3 Tech Stocks You Can Buy and Hold for the Next Decade

3 Tech Stocks You Can Buy and Hold for the Next Decade

Looking at the stock market over the past decade, you’ll see that many top-performing stocks have been tech companies. Recent developments have made tech stocks highly attractive and driven their valuations up — so much so that seven of the world’s 10 most valuable companies are in the tech sector.

Regardless of how impressive many tech stocks’ gains have been, it’s important to remember the value of patience in investing. The focus should always be on the long term.

While the past decade has been lucrative for many investors in tech stocks, the next decade could be just as promising. The following three companies are ones investors should consider buying and holding for the next decade. There will certainly be bumps along the way, but there’s a good chance you’ll look back and be glad you invested in them now.

1. Snowflake

Snowflake (NYSE: SNOW) operates a cloud-based data platform that allows users to aggregate, analyze, and share data across various platforms. Investors had lots of high expectations for the company around the time of its initial public offering (IPO), but since then, it has been a story of highs and lows.

In its fiscal 2025 first quarter (which ended April 30), Snowflake generated $829 million in revenue, which beat the consensus estimate. However, the company came up short of earnings estimates, and the stock continued the slide that began in March.

Yes, Snowflake’s year-over-year revenue growth has slowed, but its remaining performance obligation — revenue it can expect under existing contracts — is up 46% from last year to $5 billion, and management noted that after a period when some were hesitating to do so, more of its customers are beginning to make longer-term commitments.

SNOW Revenue (Quarterly YoY Growth) Chart

Snowflake noted on its last earnings call that it expects margins to decline in the next year as it spends significantly on new graphics processing units (GPU) to support its AI initiatives, but that appears to be a necessary investment in infrastructure for it to achieve what it calls “meaningful revenue generation” in the next few years.

Like many other tech companies, Snowflake is betting big on AI and hoping to drive growth and bolster its offerings through the emerging technology. Add that to the projected growth of the big data industry, and Snowflake’s long-term value proposition becomes intriguing, especially considering its valuation is now close to the lowest it has been since its IPO.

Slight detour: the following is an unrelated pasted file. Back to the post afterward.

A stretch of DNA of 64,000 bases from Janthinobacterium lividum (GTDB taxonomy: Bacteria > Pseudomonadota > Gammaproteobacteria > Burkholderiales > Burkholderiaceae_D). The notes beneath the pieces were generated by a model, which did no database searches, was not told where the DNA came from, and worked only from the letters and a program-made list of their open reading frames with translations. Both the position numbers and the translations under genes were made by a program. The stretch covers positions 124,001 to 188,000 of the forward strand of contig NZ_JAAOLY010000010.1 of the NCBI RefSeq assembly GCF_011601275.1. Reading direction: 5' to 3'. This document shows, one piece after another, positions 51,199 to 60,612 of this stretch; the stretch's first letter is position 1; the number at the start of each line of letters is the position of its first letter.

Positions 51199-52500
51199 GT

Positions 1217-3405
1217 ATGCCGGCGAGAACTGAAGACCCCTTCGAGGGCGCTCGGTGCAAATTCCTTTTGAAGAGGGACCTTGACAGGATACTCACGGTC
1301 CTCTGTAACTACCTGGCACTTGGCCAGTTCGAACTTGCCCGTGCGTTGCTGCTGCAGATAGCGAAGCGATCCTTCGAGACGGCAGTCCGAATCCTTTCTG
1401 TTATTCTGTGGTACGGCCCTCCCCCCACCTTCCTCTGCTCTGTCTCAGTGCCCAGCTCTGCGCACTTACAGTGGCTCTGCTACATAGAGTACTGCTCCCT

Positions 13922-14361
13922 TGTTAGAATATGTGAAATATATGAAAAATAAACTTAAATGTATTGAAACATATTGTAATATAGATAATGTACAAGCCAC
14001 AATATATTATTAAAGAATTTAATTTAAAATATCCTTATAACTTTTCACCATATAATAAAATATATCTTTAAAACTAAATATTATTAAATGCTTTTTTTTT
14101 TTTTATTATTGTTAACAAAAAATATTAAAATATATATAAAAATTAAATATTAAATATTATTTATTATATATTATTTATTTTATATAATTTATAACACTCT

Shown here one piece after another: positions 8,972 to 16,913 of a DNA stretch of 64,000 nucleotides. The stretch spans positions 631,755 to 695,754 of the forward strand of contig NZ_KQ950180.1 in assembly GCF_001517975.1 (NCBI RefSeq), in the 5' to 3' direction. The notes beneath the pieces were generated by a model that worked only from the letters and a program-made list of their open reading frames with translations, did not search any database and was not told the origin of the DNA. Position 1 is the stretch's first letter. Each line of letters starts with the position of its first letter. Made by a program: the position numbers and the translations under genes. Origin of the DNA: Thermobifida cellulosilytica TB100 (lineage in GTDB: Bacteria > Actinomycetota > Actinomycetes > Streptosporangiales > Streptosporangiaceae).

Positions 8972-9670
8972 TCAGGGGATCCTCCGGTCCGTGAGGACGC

2. CrowdStrike

There are many benefits to the world becoming more digitally connected, but one notable downside is that it increases the opportunities for hackers to conduct cyberattacks. The global annual cost of cyberattacks in 2017 was around $700 billion. According to a forecast by the researchers at Statista, by 2028, that annual cost will be over $13.8 trillion. That’s where CrowdStrike (NASDAQ: CRWD), one of the world’s premier cybersecurity companies, comes into the picture.

CrowdStrike was one of the pioneers of AI-native cybersecurity solutions and has quickly become a go-to provider for many of the world’s top companies, including 62 members of the Fortune 100. Although AI has attracted mainstream attention in the past couple of years, CrowdStrike has been using it for its security solutions from the beginning, giving it a data advantage over other cybersecurity companies that came later to the AI party.

The effectiveness of CrowdStrike’s platforms can be seen in its customer growth and retention. Around 65% of its customers use five or more of its modules (software designed for a specific function), 44% use six or more, 28% use seven or more, and the number of deals involving eight or more modules grew by 95% year over year last quarter. This has also propelled CrowdStrike’s financials.

CRWD Free Cash Flow (Quarterly) Chart

CRWD Free Cash Flow (Quarterly) Chart

Cybersecurity is now a non-negotiable expense for many businesses globally, and the number should only increase. With a price-to-sales ratio of around 23.5, CrowdStrike trades at a premium to its peers, but for investors who have time on their side, its growth rate and growth opportunities make that a justifiable premium to pay.

3. Microsoft

Having been around for decades, Microsoft (NASDAQ: MSFT) stands out from the other two companies on this list, but even as the world’s most valuable public company, it still has a lot of room for growth.

One key reason to hold onto Microsoft’s stock for the next decade is the way the company is intertwined with the global business world.

Think about all the products and services that Microsoft offers that many businesses rely on in their daily operations — Office products (Excel, Word, Outlook, Teams, etc.), Azure, Windows, and dozens of other enterprise solutions.

Its position as a core supplier of services to the global business world insulates Microsoft from the impacts of economic downturns compared to many of its tech counterparts and gives it long-term stability. When economic conditions are less than ideal, it’s much easier to delay upgrading devices or cut back on advertising than it is to cancel your cloud service, stop using essential productivity tools, or do without IT infrastructure support.

Microsoft’s importance to the global business world ensures it will be a dominant player in the tech space for some time.

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Stefon Walters has positions in Microsoft. The Motley Fool has positions in and recommends CrowdStrike, Microsoft, and Snowflake. The Motley Fool has a disclosure policy.

3 Tech Stocks You Can Buy and Hold for the Next Decade was originally published by The Motley Fool